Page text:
Three Proven Headline Formulas and Why They Work

magazine headlinesFriday, I gave some examples of killer headlines that grab your attention.

Sure, they’re formulas. They’ve been used over and over since the days of John Caples and Eugene Schwartz.

The question is, why do these headline formulas work so well? What makes us keep reading (or clicking)?

Curiosity

Some of these formulas work by arousing your curiosity.  They make you wonder how something could possibly be true, or what the connection between two unrelated things might be.

For example, “How a Pebble on the Beach Changed my Life.”  We expect a new job or a move or other big events to influence our lives, but not a pebble.  The only way to find out what happened here, and how it happened, is to keep reading.

Other headline formulas work by setting up a contradiction.  The headline “Eat More and Weigh Less.” doesn’t sound right.  We all “know” that to weigh less you have to eat less, right?  Or do we?

Sometimes the headline asks a question, such as “Do you make these common marketing mistakes?” The only way to find out what those errors are, and whether you are making them, is to read more (or click).

Problem-solving

Other headline formulas offer an easy solution to a tough problem.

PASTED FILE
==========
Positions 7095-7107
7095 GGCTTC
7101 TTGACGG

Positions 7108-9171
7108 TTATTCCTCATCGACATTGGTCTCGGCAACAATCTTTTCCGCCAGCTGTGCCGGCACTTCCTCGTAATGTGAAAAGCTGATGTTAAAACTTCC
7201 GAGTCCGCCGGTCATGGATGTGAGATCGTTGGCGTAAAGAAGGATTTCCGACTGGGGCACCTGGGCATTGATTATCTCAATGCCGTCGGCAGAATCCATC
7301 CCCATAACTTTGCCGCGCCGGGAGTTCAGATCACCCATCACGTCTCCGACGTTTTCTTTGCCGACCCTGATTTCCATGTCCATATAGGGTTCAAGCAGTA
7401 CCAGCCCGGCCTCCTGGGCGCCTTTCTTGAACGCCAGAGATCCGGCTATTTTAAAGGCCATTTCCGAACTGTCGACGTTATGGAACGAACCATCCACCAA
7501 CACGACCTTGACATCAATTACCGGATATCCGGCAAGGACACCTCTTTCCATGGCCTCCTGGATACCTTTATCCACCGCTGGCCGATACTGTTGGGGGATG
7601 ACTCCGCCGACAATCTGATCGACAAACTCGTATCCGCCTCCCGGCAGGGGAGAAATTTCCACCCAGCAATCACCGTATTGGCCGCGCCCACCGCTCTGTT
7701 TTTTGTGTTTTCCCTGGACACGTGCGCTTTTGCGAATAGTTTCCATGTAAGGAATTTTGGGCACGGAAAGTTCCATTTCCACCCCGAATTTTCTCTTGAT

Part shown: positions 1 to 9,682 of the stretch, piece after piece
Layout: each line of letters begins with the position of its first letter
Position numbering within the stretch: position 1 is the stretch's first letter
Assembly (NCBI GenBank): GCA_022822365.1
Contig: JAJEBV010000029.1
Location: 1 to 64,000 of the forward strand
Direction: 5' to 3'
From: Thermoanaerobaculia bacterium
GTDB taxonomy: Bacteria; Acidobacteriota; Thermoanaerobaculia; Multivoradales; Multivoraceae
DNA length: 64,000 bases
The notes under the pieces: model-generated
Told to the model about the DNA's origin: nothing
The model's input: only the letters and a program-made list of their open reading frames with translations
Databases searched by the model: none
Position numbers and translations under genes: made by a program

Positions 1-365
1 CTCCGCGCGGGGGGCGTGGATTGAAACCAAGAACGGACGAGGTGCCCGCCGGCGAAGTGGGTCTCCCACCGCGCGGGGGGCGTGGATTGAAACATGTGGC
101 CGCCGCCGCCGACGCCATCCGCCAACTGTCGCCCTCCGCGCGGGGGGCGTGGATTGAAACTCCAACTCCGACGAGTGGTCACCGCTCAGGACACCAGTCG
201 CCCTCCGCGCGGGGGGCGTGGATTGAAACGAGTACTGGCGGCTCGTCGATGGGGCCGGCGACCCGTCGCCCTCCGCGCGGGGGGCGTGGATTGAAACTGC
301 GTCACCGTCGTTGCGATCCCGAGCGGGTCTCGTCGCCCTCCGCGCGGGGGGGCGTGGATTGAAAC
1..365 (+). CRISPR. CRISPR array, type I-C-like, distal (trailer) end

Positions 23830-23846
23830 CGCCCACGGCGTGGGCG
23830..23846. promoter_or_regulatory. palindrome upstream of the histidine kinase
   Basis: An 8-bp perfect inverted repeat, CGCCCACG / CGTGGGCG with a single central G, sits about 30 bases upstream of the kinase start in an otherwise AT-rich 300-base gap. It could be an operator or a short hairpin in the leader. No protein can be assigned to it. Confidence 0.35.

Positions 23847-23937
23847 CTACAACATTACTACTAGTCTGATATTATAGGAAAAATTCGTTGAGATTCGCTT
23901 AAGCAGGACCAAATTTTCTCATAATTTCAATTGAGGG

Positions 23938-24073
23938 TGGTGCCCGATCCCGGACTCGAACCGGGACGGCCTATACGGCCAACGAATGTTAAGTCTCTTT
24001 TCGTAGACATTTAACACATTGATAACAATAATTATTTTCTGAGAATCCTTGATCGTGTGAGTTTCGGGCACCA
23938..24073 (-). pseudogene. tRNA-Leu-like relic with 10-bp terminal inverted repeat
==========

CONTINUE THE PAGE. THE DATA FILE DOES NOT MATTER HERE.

If your readers are struggling with their weight, or setting up a blog, or getting rid of weeds, a headline that offers to fix those things (and even fix them easily) can be very powerful.

If you’ve got bugs, a headline that says, “Get Rid of Bugs Forever in Just One Step” is going to definitely attract your attention.

Promises and inside information

Another proven formula is a headline that makes a big claim or promise.  The lure of learning secrets or inside tips can be nearly irresistible.

Headlines such as “Retire Early Without Being Rich” or “Secrets the SEO Experts Don’t Want You to Know” promise access to information that other people don’t have. And, it’s information that can help you earn more, be more comfortable, and happier.  That’s a powerful inducement to read or click.

Who wouldn’t want to know how to do those things?

What makes you stop and read a headline?

Image thanks to:  Robert Couse-Baker